Windmill Farm

The Efficient Integration of Variable Solar and Wind Power Into Colombia's Energy System

Helping the Colombian Energy Sector Integrate Renewables

Colombia is undergoing a transformation in its electricity sector as a result of economic, technological and environmental changes.  Although the country has a highly developed energy sector with a sophisticated regulatory framework and well-established private sector participation, new trends and challenges have forced the Government to consider and develop new policies, regulations, programs and initiatives.  As a result of these trends and challenges, as well as a strong policy push, it is expected that by 2023 the Colombian electrical system will need to integrate at least 2.5 GW of solar PV and wind plants onto its 16.6 GW capacity grid, which currently consists of 11 GW hydraulic generation, 4.6 GW thermal and approximately 1 GW from smaller plants.

Under our cooperative agreement with USAID, and under the coordination of USAID's Colombia Mission, USEA, together with NREL and Tetra Tech, and Colombian partners, have developed an online course to give Colombian energy-sector participants a comprehensive overview of the policies, tools and practices needed to successfully integrate renewable energy onto its electricity grid.

The objective of this course is to provide a program of capacity building activities to the electricity sector main stakeholders (distributors, generators, market operator and government) through a dedicated training program in variable renewable energy integration.  The capacity building activities will address those topics that represent new challenges and opportunities for Colombia's energy sector related to the integration and operation of rapidly increasing levels of variable renewable energy (wind and solar in particular) into the system. A secondary objective of the course is to promote the participation of women in the energy sector in Colombia, to position them for a more complete understanding of the technical, economic, regulatory and policy elements to contribute and lead the integration of VRE in their firms.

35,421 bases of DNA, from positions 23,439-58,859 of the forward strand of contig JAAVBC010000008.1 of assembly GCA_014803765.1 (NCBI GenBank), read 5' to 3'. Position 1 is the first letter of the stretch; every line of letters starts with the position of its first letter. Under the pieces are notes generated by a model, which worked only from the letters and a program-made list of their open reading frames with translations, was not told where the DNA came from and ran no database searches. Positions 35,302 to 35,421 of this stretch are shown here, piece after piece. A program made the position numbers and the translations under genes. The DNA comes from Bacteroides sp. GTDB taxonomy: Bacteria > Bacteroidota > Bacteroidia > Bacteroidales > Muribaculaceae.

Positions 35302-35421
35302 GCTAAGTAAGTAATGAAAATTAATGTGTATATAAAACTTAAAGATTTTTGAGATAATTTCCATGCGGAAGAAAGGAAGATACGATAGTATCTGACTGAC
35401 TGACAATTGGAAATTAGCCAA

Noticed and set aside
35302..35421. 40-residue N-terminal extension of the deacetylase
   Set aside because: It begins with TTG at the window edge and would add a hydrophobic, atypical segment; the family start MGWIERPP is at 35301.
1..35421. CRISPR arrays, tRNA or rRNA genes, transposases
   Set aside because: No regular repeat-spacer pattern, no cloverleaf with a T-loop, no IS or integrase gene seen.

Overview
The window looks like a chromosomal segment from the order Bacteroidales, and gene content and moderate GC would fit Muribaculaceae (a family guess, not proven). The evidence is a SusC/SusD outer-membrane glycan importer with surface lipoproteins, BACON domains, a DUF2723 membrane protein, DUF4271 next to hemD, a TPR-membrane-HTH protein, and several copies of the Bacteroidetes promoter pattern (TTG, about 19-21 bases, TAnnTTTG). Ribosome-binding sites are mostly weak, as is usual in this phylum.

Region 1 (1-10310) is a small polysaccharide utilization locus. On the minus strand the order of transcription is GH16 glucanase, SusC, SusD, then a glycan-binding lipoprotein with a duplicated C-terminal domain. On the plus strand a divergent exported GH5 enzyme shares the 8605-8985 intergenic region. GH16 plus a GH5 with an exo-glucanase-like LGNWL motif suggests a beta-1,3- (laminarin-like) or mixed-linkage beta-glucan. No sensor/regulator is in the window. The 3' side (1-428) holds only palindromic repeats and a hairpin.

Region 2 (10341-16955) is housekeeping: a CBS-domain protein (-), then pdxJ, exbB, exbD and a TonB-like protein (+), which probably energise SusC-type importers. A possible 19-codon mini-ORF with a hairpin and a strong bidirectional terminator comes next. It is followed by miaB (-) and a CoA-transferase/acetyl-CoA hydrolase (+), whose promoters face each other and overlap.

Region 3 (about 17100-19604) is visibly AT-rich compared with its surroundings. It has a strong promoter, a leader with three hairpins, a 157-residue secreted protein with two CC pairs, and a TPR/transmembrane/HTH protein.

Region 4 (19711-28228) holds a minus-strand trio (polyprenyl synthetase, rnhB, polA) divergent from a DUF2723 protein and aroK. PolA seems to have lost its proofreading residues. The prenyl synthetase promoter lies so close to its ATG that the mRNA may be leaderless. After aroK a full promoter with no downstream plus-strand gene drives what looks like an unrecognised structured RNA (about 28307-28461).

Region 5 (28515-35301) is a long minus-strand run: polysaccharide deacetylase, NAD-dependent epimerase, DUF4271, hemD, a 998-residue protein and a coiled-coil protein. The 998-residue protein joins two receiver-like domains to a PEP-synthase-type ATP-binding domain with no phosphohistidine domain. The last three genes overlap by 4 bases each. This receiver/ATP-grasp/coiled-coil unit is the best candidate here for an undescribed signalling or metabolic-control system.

Topics covered during the course include:

  • Module 0: Course Introduction and Context-Setting
  • Module 1: Key Future Trends related to Solar and Wind Integration 2020-2030
  • Module 2: Policy, Planning, and Energy Market Case Studies for Efficient Integration of VRE
  • Module 3: Economics and Regulation of Variable Renewable Energy
  • Module 4: Distribution Sector Planning for VREs: The Increasing Role of VREs and End Users in the Electricity System
  • Module 5: Implementing a Resilient Energy System: VRE, Battery Storage, Microgrids, and other Resilience Solutions
  • Module 6: Beneficial Electrification of the Economy and the Transportation Sector
  • Module 7: Leadership, Change Management

Participants of the first cohort of this course developed and presented an Action Plan on how they plan to implement what they have learned in the course to their job, division, or company. 51 Participants, including 36 women, who successfully completed course requisites were certified by IEEE and the course concluded with an in-person visit to NREL headquarters in Golden, Colorado, for a week of presentations and discussions on advanced topics for the 10 participants who most successfully completed these requisites.


The Energy Utility Partnership Program (EUPP) is supported by the U.S. Agency for International Development (USAID) Bureau for Development, Democracy, and Innovation (DDI) and implemented by the U.S. Energy Association (USEA). EUPP works around the world to promote energy security, clean energy access, and capacity building to achieve self-reliance. The contents of this webpage are the sole responsibility of USEA and do not necessarily reflect the views of USAID or the United States Government.